Did Tavis Smiley help Wells Fargo herd black people into subprime loans? Yes, according to information contained in a lawsuit filed recently by Illinois Attorney General Lisa Madigan. The suit alleges that Smiley was the hook used to draw in potential customers for subprime mortgages.
You might be familiar with the “Wealth Building” seminars that Wells Fargo conducted beginning in the year 2000. Smiley was the headline speaker at these events, held in Baltimore; Chicago; Richmond, Va.; and San Francisco. The seminars were advertised aggressively in black media and aimed directly at black communities. They were a huge success. Often, standing room only audiences would hear Smiley speak about how he mostly disliked banks while strongly urging attendees to invest in real estate as a sound strategy to build wealth.
Turns out that keynote may be responsible for many unsophisticated, would-be home buyers being particularly vulnerable to the subprime loan slop Wells Fargo allegedly intended to push toward them:
But what appeared on the surface as a way to help black borrowers build wealth was actually just the opposite, according to a little-noticed explanation of the “Wealth Building” seminar strategy, contained in a lawsuit recently filed by Illinois Attorney General Lisa Madigan.
Wells’ plan for the seminars all along was to target black borrowers for higher-cost subprime mortgages, not for wealth-building, the suit charged. And the seminars were a part of the bank’s overall illegal and discriminatory practice of steering black and Hispanic borrowers into riskier and more expensive loans, the suit said.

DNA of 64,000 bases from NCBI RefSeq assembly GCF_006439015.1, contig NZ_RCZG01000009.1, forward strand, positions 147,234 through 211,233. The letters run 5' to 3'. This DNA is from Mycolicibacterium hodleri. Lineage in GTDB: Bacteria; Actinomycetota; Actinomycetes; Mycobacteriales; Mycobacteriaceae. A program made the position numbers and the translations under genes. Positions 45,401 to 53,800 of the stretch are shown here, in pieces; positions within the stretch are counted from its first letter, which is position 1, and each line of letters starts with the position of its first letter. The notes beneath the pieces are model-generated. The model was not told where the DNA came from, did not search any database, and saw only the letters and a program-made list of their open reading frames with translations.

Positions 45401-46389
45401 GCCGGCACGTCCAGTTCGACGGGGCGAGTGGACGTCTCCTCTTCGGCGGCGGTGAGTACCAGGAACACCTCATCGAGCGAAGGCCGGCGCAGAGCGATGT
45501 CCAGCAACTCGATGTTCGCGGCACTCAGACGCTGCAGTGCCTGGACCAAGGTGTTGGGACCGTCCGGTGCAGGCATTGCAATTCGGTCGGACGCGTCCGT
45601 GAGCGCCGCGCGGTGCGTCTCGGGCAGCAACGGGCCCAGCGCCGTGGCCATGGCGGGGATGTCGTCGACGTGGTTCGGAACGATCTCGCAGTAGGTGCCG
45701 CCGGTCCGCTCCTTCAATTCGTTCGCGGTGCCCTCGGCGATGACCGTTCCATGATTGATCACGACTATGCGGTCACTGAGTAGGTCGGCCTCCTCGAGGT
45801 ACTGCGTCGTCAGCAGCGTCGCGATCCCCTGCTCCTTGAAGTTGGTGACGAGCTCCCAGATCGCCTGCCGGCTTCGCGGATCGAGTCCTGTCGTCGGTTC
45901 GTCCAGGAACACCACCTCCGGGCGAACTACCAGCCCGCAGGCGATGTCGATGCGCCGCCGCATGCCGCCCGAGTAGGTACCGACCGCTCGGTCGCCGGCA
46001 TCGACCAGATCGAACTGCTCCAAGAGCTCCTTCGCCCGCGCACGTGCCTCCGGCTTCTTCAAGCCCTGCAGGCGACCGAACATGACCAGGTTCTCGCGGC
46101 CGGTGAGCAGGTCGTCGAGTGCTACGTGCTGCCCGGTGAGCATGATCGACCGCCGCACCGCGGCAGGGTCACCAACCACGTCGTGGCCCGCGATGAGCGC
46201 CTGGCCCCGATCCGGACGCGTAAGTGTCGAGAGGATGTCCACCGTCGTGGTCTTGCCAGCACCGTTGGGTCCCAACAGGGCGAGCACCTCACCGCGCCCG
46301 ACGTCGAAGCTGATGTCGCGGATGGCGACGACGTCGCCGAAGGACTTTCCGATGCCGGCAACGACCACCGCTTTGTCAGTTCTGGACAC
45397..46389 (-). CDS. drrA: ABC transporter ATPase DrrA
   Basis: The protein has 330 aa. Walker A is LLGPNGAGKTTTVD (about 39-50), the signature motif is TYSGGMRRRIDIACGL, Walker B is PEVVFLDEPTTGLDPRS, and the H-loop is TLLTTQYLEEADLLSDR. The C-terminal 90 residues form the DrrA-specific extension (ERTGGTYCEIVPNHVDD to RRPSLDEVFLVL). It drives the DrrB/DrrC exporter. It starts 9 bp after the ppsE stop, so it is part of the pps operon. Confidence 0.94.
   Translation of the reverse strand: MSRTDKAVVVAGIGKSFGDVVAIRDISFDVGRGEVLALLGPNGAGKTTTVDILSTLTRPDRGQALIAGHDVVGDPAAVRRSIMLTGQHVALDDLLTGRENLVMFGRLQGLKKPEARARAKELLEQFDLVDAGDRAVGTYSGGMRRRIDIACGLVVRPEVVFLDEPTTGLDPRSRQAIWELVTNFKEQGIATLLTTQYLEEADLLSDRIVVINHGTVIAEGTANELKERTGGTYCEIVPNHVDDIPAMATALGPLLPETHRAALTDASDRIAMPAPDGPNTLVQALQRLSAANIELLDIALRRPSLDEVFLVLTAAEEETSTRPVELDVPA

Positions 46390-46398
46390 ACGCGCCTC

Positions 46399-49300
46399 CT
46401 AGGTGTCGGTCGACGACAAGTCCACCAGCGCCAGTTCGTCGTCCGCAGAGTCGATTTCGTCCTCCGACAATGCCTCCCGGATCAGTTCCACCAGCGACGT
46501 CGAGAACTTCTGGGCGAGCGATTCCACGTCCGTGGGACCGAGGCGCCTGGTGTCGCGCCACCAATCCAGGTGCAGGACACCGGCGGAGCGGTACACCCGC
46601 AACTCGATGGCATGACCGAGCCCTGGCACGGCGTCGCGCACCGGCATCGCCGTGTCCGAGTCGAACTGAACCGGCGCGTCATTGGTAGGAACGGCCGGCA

According to a former Wells Fargo Home Mortgage employee, one of these “Wealth Building” seminars held in Maryland was planned for an audience that would be virtually all African American, the suit said. The plan for the seminar was for Wells Fargo Home Mortgage employees to talk about sub-prime mortgages, although they were directed by Wells Fargo Home Mortgage to use the term ‘alternative lending’ when marketing these products.” The former employee, who is white, was scheduled to speak at the seminar, but was told by a manager that she was “too white,” and that only black employees could make presentations, the suit said.
Wells Fargo, one of the nation’s largest mortgage lenders and a recipient of $25 billion in government bailout money, has denied all the charges in the Illinois suit, as well as other allegations of unfair lending. The bank did not respond to requests for comment on the seminars. Smiley, an author and advocate who hosts the late-night talk show, ‘Tavis Smiley,’ and who organizes the State of the Black Union symposiums each year, also declined comment. Source: Suit Alleges Trusted Black Figures Drew Minorities to High Rate Loans, Washington Independent
These are extremely serious allegations that will play out in the legal arena. But having worked with Smiley during the last “State of the Black Union,” I do not believe he intentionally set out to hurt black people or poor people in general. That would be like me believing that Wall Street intentionally set out to destroy its own money-making schemes.
There are at least two glaring takeaways from this. For Smiley, I’m sure he’s learned the hard way to be much more careful about how people use him and his established goodwill to sell stuff. I am skeptical of all corporations. But the other takeaway is the observation that this white company used a black spokesman to instantly gain trust and credibility where it had done little work on the ground in the black community to EARN it themselves.
All of us need to be particularly cautious when any company pushes a black person to sell you something they want you to “feel” good about and not understand.
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